Robert Dane started blowing glass at Massachusetts College of Art in 1973. He has studied with Lino Tagliapietra, Pino Signoretto, Dan Dailey, William Morris, Martin Janecky, and other masters. Robert has exhibited his sculpture and glassware widely in galleries and museums internationally. His work is in the permanent collections of numerous museums including the Philadelphia Museum of Art, the Corning Museum of Glass, and the Renwick Collection of the Smithsonian Institution. From 1996 through 2016 he and his wife, Jayne, owned the Dane Gallery on Nantucket Island, where they showed Robert’s work along with the work of some of the top artists in glass and ceramics.
Robert Dane’s studio, Heath Brook Studio, is in Heath, Massachusetts, in the northern Berkshire mountains. His work is inspired by the Italian tradition of glassblowing, but has a distinctly American flavor. Vibrant colors and the spontaneous improvisation of his unique designs distinguish his work in a 2000-year tradition of glassblowing.
"My sculptures are inspired primarily by traditional folkloric Afro-Cuban music. This music originated in western Africa, and spread throughout the islands of the Caribbean, and South and Central America. As the music spread, each culture melded its native music and dance with the that of the Spanish invaders. The masks and sculptures of this tradition often depict the Orishas, or spirits, of the culture. The Orishas can be deities in the spirit world or humans who upon their death are recognized as deities because of their extraordinary feats. The masks are used in various rituals, that include music, song, costumes and dance. These rituals are often celebrations of rites of passage or worship of ancestors. These sculptures are interpretations of traditional masks atop depictions of percussion instruments, shekeres (beaded gourds), ashiko, djembe, and conga drums. My Ori (head/spirit) sculptures are the masks alone.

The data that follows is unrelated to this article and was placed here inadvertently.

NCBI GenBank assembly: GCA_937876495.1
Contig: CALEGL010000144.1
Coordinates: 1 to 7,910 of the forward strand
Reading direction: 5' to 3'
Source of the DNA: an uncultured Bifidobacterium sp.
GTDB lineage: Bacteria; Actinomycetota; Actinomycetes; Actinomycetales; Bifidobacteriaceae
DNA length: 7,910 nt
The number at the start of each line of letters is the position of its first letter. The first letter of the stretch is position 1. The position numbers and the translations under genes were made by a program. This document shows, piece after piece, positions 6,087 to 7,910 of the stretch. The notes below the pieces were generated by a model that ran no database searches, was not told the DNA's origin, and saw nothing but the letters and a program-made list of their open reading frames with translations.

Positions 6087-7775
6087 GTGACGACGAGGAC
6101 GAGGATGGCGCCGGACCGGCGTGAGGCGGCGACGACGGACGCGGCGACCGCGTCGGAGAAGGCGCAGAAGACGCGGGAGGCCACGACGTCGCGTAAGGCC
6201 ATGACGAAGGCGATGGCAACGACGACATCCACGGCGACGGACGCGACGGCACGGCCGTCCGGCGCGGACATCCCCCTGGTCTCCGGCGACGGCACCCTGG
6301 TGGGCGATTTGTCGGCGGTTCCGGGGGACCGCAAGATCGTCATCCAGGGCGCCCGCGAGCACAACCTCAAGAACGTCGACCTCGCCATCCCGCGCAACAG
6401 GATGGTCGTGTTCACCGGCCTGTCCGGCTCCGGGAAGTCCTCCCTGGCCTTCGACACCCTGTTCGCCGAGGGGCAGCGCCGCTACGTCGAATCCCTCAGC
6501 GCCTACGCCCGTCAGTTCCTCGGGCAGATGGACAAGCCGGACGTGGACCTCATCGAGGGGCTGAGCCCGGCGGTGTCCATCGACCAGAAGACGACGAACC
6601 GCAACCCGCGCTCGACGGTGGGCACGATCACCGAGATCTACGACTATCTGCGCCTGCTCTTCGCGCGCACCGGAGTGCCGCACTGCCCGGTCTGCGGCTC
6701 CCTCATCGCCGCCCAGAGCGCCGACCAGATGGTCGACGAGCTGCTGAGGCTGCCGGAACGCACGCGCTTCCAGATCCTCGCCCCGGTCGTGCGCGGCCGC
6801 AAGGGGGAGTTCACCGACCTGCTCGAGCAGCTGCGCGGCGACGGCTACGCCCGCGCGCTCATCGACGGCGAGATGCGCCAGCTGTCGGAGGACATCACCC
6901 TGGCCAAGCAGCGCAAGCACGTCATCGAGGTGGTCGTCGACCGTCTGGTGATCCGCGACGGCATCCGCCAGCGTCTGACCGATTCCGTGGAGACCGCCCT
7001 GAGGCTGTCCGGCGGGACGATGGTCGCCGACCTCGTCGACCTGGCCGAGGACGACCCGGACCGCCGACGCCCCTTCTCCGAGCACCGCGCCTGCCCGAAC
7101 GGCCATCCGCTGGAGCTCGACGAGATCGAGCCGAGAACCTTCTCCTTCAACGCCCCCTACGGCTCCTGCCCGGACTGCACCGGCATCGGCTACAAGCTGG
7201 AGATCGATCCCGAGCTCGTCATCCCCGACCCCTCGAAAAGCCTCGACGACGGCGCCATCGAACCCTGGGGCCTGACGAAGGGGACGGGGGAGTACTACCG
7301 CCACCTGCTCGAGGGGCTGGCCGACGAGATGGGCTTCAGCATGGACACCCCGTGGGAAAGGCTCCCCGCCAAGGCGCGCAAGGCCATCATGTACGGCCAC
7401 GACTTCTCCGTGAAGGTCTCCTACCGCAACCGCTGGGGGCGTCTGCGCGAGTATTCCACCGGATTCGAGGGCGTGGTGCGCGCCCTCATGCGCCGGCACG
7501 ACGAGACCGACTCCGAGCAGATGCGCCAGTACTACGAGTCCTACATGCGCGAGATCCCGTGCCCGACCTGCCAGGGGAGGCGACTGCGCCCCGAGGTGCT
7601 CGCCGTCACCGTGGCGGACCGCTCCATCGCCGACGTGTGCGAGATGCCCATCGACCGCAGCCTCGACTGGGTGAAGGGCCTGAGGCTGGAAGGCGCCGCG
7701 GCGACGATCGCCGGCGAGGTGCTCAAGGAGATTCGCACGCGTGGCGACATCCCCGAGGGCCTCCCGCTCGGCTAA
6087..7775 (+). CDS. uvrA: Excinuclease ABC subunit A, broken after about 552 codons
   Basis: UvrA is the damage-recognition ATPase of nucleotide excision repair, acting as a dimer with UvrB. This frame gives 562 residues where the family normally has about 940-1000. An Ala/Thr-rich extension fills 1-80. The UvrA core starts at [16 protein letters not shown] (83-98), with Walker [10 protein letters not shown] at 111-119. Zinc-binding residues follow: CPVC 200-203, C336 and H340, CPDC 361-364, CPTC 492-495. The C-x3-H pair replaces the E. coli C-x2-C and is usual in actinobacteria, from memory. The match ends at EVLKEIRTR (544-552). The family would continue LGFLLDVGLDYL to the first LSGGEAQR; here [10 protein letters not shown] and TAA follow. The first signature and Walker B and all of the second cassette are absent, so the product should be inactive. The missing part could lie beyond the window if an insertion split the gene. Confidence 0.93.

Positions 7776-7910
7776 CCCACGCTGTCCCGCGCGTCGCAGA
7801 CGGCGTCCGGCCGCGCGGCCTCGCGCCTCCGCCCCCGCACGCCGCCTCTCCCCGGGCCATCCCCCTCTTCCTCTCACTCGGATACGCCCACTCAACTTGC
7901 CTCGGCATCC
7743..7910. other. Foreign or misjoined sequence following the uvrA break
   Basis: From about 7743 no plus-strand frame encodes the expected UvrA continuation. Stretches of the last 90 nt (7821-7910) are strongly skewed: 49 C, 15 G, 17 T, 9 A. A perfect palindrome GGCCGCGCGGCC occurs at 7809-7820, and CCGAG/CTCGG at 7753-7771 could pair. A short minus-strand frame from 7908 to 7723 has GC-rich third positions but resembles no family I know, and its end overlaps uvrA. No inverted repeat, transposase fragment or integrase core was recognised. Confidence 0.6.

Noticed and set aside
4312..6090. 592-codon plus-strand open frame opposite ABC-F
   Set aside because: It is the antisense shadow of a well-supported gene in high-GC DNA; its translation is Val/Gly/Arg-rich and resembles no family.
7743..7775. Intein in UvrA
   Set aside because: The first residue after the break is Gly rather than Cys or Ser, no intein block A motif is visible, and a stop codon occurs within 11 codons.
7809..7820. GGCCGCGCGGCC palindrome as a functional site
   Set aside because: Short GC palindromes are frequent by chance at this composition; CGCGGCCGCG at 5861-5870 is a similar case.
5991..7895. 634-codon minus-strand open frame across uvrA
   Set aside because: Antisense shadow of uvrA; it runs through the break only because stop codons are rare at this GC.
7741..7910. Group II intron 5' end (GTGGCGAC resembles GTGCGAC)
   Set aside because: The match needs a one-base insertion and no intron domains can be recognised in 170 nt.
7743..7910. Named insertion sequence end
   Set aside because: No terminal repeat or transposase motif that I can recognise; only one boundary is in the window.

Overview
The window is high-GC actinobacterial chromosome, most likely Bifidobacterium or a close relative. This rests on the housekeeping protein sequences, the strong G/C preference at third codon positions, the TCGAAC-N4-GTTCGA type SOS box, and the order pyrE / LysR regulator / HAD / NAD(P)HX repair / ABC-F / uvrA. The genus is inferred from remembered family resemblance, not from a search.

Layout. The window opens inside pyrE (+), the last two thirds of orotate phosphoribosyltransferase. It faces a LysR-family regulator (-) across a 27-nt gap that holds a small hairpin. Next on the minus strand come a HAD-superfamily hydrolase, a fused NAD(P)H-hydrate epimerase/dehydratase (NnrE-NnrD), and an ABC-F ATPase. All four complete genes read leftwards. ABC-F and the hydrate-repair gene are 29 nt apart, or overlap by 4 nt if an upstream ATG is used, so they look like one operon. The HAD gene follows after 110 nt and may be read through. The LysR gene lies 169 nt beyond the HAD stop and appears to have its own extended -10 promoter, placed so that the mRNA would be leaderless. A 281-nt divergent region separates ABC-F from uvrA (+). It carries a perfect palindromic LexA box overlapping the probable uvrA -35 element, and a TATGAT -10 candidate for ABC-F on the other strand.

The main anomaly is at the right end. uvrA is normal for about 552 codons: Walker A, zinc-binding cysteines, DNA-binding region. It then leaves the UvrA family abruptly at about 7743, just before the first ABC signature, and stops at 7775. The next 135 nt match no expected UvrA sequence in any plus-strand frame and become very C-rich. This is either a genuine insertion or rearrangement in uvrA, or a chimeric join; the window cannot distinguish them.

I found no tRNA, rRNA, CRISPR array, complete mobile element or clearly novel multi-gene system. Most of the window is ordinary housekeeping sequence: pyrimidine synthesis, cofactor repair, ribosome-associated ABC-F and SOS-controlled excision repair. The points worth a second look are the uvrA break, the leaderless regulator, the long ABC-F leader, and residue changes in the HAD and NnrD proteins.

My Orishas and Ori are intended as a celebration of the music and culture of Africa that has been embraced and integrated into our contemporary culture. From Jazz to Blues to Country to Hip-Hop, the rhythms of Africa are embedded in the music, often without our realizing their provenance.
The masks are blown and sculpted from inside the bubble, using coloredpowders and bit work. They are created with a variety of decorative techniques including murrini, overlays, lathe carving and sandblasting. The torsos are blown with various murrini and cane techniques. The drum heads are glass overlays. The larger sculptures are assembled cold." - Robert Dane